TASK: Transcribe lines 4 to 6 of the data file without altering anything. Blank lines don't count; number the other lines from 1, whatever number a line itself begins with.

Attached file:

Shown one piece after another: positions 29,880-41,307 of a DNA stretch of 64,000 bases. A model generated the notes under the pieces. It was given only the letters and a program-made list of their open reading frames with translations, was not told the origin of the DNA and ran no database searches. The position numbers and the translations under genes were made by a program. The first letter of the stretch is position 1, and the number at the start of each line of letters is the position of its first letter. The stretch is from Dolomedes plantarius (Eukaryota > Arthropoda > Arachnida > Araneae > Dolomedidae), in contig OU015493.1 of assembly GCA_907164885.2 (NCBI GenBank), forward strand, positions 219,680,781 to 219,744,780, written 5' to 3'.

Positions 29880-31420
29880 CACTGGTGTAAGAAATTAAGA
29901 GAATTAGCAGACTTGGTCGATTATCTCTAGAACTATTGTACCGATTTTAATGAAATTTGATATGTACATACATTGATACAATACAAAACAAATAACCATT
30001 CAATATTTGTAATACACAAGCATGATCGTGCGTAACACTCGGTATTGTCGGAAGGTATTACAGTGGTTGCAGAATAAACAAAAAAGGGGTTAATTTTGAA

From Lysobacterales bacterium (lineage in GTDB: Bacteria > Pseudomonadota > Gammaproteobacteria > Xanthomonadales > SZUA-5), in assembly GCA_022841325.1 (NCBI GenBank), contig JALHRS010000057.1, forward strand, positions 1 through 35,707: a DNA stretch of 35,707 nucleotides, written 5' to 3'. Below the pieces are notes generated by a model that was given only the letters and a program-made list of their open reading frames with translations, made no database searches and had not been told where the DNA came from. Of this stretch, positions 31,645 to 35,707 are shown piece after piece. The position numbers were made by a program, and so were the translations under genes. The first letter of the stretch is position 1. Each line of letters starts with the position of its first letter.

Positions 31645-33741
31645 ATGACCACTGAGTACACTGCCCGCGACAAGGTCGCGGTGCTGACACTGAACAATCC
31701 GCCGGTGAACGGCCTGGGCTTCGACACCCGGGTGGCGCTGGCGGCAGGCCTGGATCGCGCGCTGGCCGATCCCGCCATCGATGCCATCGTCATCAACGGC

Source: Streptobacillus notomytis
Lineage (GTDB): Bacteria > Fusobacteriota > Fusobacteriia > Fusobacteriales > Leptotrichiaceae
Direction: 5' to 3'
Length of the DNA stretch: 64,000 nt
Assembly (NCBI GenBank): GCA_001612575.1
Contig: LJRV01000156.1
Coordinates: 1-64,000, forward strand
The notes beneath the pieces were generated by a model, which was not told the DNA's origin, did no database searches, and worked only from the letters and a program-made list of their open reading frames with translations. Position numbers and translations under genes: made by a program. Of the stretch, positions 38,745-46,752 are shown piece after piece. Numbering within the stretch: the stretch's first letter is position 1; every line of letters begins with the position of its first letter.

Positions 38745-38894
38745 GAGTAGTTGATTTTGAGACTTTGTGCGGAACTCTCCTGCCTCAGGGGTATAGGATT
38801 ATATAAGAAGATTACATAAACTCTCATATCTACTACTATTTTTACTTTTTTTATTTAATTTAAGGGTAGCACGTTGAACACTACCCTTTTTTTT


29901 GAATTAGCAGACTTGGTCGATTATCTCTAGAACTATTGTACCGATTTTAATGAAATTTGATATGTACATACATTGATACAATACAAAACAAATAACCATT
30001 CAATATTTGTAATACACAAGCATGATCGTGCGTAACACTCGGTATTGTCGGAAGGTATTACAGTGGTTGCAGAATAAACAAAAAAGGGGTTAATTTTGAA

From Lysobacterales bacterium (lineage in GTDB: Bacteria > Pseudomonadota > Gammaproteobacteria > Xanthomonadales > SZUA-5), in assembly GCA_022841325.1 (NCBI GenBank), contig JALHRS010000057.1, forward strand, positions 1 through 35,707: a DNA stretch of 35,707 nucleotides, written 5' to 3'. Below the pieces are notes generated by a model that was given only the letters and a program-made list of their open reading frames with translations, made no database searches and had not been told where the DNA came from. Of this stretch, positions 31,645 to 35,707 are shown piece after piece. The position numbers were made by a program, and so were the translations under genes. The first letter of the stretch is position 1. Each line of letters starts with the position of its first letter.